The Education Panel, was moderated by Leulsegged Kasa (middle left), Research Project Manager, LASER PULSE and Purdue University, with panelists including Julius Ssentongo (middle right), Director Operations and Eastern Africa Resilience Innovation Lab, Makerere University-ResilientAfrica Network (RAN), and Leah Maxson (far right), Senior Inclusive Education Advisor, Center for Education, Bureau for Development, Democracy and Innovation, USAID. Also pictured is event emcee John Glover. Not pictured include virtual panelists Adbirisak Dalmar, Founder and President, Somali Research and Development Institute (SORDI), Valerie Karr, Founding Partner and President, Inclusive Development  Partners (IDP) and Associate Professor, University of Massachusetts Boston.

The Economic Growth and Private Sector Engagement Panel discussions alluded to the fact that for development research to thrive, it is important that we all embrace and leverage private sector engagement. The private sector plays a key role in contributing to the uptake of research outputs and funding different research aspects to compliment the already secured and running funding. They also noted that the biggest challenge with creating, maintaining and leveraging from partnerships is stipulating what is in for each partner and communicating this early enough at project inception stages. It is important to design a Theory of Change for partner engagement given the different work culture in several organizations.

The Economic Growth and Private Sector Engagement Panel was moderated by Ross Meyers (far left), Research Project Manager, LASER PULSE, Purdue University, with panelists Susan Rae Ross (middle), Sr. Private Sector Engagement Advisor, Global Health Bureau, USAID, and Yuehwern Yih (right), Academic Director, LASER PULSE and Professor, School of Industrial Engineering, Purdue University.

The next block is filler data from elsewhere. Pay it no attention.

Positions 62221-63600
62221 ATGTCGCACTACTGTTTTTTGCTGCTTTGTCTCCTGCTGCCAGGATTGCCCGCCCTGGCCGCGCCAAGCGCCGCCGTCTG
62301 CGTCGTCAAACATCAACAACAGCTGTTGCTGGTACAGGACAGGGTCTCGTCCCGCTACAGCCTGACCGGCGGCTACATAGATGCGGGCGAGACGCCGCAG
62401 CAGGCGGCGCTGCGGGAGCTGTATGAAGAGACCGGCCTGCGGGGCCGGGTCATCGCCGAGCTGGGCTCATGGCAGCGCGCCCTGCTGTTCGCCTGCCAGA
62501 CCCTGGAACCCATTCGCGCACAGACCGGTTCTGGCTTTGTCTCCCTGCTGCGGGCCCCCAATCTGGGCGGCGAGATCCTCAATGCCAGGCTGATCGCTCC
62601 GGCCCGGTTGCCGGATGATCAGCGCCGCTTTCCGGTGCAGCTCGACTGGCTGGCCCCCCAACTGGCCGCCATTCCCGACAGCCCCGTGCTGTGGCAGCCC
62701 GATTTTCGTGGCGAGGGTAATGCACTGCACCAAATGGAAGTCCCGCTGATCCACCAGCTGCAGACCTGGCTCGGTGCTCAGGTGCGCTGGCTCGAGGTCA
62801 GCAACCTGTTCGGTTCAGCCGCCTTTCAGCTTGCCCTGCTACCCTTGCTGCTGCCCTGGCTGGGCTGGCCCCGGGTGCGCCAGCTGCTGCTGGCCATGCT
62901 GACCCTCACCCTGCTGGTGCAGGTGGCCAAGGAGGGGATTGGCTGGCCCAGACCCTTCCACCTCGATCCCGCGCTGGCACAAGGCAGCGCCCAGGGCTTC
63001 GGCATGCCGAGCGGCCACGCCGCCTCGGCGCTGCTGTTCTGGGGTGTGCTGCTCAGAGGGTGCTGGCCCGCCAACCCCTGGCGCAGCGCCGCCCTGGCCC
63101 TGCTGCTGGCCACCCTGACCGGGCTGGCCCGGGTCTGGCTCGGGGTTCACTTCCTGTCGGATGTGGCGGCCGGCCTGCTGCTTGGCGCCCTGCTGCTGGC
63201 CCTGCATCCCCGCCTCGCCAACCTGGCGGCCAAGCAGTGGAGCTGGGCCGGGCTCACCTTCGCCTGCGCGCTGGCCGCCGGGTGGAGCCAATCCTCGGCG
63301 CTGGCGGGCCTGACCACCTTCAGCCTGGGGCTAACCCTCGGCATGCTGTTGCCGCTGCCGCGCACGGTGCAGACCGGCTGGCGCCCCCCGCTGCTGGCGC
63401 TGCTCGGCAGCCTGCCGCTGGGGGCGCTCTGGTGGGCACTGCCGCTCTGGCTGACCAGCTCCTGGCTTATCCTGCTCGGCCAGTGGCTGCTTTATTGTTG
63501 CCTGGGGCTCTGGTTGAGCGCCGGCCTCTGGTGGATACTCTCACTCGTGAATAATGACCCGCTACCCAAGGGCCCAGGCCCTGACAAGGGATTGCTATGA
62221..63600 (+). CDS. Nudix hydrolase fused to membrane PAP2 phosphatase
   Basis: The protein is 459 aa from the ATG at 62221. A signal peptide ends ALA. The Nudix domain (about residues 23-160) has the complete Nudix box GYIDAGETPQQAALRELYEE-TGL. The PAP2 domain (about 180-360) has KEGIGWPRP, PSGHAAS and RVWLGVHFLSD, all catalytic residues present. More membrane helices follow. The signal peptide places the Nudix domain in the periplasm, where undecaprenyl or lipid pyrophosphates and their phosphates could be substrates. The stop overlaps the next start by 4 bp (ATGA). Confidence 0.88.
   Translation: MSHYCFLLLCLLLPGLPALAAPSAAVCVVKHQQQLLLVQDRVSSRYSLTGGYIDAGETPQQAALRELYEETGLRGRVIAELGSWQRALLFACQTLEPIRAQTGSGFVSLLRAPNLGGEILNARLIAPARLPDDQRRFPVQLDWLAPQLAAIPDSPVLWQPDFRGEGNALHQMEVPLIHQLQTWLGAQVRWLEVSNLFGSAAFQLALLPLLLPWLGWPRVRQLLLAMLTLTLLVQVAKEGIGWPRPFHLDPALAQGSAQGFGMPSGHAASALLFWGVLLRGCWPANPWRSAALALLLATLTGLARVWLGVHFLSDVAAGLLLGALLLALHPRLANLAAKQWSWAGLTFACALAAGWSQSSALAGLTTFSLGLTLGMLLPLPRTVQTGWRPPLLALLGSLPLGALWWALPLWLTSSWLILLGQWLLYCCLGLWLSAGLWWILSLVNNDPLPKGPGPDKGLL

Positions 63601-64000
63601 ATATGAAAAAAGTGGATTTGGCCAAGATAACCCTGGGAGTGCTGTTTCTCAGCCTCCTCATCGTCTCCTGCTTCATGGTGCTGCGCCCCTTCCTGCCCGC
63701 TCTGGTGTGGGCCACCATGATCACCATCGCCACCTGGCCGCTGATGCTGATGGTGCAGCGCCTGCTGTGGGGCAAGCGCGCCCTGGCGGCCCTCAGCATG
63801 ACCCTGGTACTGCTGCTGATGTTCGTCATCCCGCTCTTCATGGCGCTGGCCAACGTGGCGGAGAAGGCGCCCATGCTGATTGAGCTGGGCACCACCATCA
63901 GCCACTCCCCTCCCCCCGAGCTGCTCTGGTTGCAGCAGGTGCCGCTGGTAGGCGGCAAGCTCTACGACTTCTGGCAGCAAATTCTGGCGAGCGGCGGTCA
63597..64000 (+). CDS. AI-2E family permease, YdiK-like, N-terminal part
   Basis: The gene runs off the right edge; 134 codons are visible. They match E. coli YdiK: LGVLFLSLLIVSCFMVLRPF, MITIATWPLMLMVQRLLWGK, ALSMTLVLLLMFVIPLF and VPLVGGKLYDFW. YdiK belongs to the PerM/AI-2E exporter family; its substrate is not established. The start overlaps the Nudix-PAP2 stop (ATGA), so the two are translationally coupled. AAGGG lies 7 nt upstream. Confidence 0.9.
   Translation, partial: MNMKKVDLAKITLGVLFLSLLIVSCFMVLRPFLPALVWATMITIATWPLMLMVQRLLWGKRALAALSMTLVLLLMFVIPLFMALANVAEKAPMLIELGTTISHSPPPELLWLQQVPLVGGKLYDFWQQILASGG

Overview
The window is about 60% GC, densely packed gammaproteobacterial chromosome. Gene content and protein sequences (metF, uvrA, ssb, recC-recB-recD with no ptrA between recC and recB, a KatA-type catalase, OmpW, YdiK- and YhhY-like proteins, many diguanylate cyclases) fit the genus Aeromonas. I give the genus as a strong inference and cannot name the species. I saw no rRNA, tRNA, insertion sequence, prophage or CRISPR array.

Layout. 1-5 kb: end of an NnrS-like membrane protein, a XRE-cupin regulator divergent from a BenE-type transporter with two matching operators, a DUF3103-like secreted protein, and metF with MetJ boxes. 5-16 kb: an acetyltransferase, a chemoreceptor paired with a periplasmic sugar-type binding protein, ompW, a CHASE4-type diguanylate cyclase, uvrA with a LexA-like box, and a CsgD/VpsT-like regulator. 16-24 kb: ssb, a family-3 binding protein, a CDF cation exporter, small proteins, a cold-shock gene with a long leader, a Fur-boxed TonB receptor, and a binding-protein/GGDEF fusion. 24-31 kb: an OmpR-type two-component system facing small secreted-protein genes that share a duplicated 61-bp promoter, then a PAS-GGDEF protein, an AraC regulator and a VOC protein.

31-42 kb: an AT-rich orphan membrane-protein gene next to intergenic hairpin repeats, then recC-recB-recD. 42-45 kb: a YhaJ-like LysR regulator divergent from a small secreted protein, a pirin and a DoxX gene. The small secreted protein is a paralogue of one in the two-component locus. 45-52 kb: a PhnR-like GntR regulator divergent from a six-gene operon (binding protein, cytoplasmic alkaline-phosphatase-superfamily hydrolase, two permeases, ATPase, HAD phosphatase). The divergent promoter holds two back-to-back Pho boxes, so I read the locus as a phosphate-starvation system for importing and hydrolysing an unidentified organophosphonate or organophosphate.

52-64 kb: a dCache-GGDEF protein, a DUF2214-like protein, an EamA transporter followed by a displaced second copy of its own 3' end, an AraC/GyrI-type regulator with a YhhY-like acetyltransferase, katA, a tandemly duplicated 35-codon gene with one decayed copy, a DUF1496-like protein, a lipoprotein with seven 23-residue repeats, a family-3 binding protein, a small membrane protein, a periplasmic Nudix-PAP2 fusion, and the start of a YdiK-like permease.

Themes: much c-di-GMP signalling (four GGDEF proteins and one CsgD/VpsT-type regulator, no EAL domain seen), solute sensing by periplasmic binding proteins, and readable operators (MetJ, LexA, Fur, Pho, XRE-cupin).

As well as sharing the experiences of its projects, LASER shared its lessons learned in working on this large USAID-funded program, through consortium partner leads. A panel on Lessons Learned from the LASER Experience featured diverse discussions covering several areas among which were the need to leverage LASER PULSE’s value proposition, the fact that universities provide a platform where local researchers can be leveraged, the need for inclusion to have female researchers and junior faculty as part of the research ecosystem to contribute to the same but also for capacity strengthening and building among others. This was also an opportunity for the discussants to deliberate about sustainability including the need to have a succession plan and encourage women also to participate in research and innovation, diversify grant writing, leverage institutional contexts (localization) for development research to thrive, identify and fill the gaps identified through-out the engagement processes among others.

Panel sharing Lessons from the LASER PULSE experience, with moderator Brent Wells (left), LASER PULSE Team Lead and Senior Strategic Lead and Program Officer, Research Division Innovation, Technology and Research Hub, Bureau for Development, Democracy and Innovation, USAID. Panelists included Tony Castleman, Catholic Relief Services Lead, LASER PULSE, Director of Agriculture, Water, Microfinance, and Director of Monitoring, Evaluation, and Learning at Catholic Relief Services, Roy William Mayega, Deputy Chief of Party Makerere University–ResilientAfrica Network (RAN) representing Prof. William Bazeyo, Makerere University Consortium Lead, LASER PULSE and RAN Chief of Party, Teshome Alemneh, Indiana University Consortium Lead, LASER PULSE, Director of the Office of International Development at Indiana University,Michael Sweikar, University of Notre Dame Consortium Lead, LASER PULSE, Executive Director of the Pulte Institute for Global Development at the University of Notre Dame, and Yuehwern Yih (right), co-PI and Academic Director, LASER PULSE and Professor, School of Industrial Engineering, Purdue University.